26 April 2010

Science and the arts (III): Sci-screen

Science in films and on the telly has long been a pet topic on this blog - mostly in thinly veiled attempts to crowbar in reviews of Doctor Who and Torchwood, yes, but a pet topic all the same. So it's pleasing to me to see that science on screen is starting to become "a thing". Check this out:

That's the current programme for Reading SciScreen, a series of film showings, each of which includes "a chat with a scientist in the know". It's supported by the British Science Association.

Now, first let me make clear that I'm not sure how I personally feel about post-show discussions. I once saw a terrible student play at Warwick Arts Centre, after which the audience was invited to comment on the performance and suggest alternative storylines. No one, of course, mentioned the embarrassing over-acting and the only people who spoke up had posh accents and pointless quibbles with the script - show-offs, I thought. I also had the distinct impression that half of the audience (myself included) had failed to realise that this was one of those "interactive" events where we were expected to make a contribution, and really just wanted to leave as quickly and as painlessly as possible.

I do, however, think that SciScreen is an interesting initiative. Besides the fact that the lure of a good science fiction film (Back to the Future!!!) might just be strong enough to entice some "lay" folks into the theatre to discuss science, I think it's kind of wonderful when science meets the realms of fantasy. For where do all the great ideas and hotly pursued dreams in science (invisibility, teleportation, time travel, immortality) come from if not from fiction?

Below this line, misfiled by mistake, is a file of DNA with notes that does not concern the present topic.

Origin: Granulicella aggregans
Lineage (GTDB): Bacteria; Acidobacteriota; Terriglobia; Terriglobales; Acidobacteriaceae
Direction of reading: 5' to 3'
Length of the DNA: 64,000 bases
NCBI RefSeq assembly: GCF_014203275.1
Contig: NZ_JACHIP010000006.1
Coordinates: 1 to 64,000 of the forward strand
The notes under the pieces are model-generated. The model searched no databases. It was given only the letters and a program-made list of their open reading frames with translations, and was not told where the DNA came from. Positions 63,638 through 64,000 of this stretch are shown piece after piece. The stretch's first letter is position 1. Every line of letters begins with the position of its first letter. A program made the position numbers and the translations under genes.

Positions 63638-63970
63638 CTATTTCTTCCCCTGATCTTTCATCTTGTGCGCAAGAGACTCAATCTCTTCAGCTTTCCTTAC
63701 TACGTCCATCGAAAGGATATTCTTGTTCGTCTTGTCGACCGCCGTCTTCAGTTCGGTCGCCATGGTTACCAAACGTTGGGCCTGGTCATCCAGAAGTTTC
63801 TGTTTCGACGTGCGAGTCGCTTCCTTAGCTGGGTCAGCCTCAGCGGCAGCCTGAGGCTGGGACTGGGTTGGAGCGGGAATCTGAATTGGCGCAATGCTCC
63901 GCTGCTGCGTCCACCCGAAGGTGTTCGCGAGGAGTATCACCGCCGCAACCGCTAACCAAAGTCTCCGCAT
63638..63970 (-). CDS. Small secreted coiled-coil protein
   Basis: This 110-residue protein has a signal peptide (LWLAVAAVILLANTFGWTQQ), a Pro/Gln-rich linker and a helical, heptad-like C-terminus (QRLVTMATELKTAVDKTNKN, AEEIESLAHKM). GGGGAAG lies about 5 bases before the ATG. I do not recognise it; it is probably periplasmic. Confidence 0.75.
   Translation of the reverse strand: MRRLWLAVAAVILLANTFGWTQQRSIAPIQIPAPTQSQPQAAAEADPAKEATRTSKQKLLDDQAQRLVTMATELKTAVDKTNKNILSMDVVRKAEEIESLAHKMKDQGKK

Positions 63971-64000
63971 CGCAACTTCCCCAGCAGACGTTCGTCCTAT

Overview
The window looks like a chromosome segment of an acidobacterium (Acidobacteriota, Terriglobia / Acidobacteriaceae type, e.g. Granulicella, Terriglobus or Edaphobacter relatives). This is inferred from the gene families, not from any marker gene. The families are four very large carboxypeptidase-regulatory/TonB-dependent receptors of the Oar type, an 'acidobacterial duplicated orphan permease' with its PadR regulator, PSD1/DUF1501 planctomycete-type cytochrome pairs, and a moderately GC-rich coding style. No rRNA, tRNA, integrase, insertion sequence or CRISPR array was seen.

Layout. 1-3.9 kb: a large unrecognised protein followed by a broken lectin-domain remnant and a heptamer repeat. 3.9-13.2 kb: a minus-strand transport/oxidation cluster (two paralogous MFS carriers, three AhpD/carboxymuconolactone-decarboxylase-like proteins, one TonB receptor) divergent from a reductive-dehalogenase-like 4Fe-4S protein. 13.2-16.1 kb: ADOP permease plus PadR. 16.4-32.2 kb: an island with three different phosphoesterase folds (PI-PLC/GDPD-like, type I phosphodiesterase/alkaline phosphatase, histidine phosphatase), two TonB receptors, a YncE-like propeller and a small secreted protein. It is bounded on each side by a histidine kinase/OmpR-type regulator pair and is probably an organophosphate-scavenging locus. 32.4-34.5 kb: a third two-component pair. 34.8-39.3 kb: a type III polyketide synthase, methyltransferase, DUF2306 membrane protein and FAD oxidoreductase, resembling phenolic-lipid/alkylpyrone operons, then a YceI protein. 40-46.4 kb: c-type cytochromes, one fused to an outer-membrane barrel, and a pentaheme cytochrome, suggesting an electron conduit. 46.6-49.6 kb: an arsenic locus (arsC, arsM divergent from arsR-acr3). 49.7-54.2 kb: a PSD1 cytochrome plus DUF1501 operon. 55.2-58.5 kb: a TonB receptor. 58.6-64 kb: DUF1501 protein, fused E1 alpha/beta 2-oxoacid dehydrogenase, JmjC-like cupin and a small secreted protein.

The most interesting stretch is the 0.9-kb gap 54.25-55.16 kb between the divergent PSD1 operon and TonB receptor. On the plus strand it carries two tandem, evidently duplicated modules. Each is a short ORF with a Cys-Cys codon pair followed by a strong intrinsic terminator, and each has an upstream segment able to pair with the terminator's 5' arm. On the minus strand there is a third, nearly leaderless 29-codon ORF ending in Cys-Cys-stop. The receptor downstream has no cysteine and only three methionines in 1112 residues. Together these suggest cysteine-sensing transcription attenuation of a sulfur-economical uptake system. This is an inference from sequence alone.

Oh, you will still get the show-offs, and there will the odd nit-picker who wants to see scientists and science faithfully portrayed on screen - the sort of people for whom Fringe and Black Sheep can hold absolutely no enjoyment - but they should only serve to make the whole experience more enlightening. From a science communication perspective, you get discussion of the real science behind the fantasies, as well as discussion of the representation of science in the media/scientific stereotypes. Bonus.

The whole idea of viewing science as a part of culture is, in fact, one that I'm a great supporter of. I doubt, to be honest, you will see me itching to make a point in one of these post-show discussions; just as after the terrible, audience interactive play, I'd rather keep my head down. But I'm in favour in general of making science as much a part of this arguably loathsome tradition as anything else. Bring me the popcorn! I will just sit and silently snigger at everyone else...

  • The Bristol Branch of the British Science Association (of which I am a committee member) is seeking a volunteer to set up a programme of SciScreen events locally. Anyone?
  • The same sort of thing goes on in Cardiff, Edinburgh (I'm told) and Boston (huh).
  • Some thoughts from Iain Morland, one of the experts on a panel at a recent showing of 'A Single Man' at a SciScreen event in Cardiff.

16 April 2010

My ugly appendix

Oh good GRIEF. I have just come across this monster.

This, it seems, is what my giant, dangerously inflamed appendix would have looked like before it so spectacularly burst the other week, apparently flinging bits of gangrenous appendix left, right and centre around my otherwise "nicely peristalsing"* gut.

I've discovered one good thing about having your appendix removed though. When bits of you, like your appendix or fallopian tubes - apparently the ultrasound people aren't too good at telling the difference - get infected, they start accumulating a sort of fat wrapping, which protects the inflamed area. Which must mean that when they take it out, all the fat accumulated from elsewhere comes with it.** Ta-da: liposuction on the NHS!

*As the ultrasound lady noted several times during an hour-long examination of my achy, post-burst belly. It involved much prodding. Which hurt.
**Not scientifically verified, but here's hoping.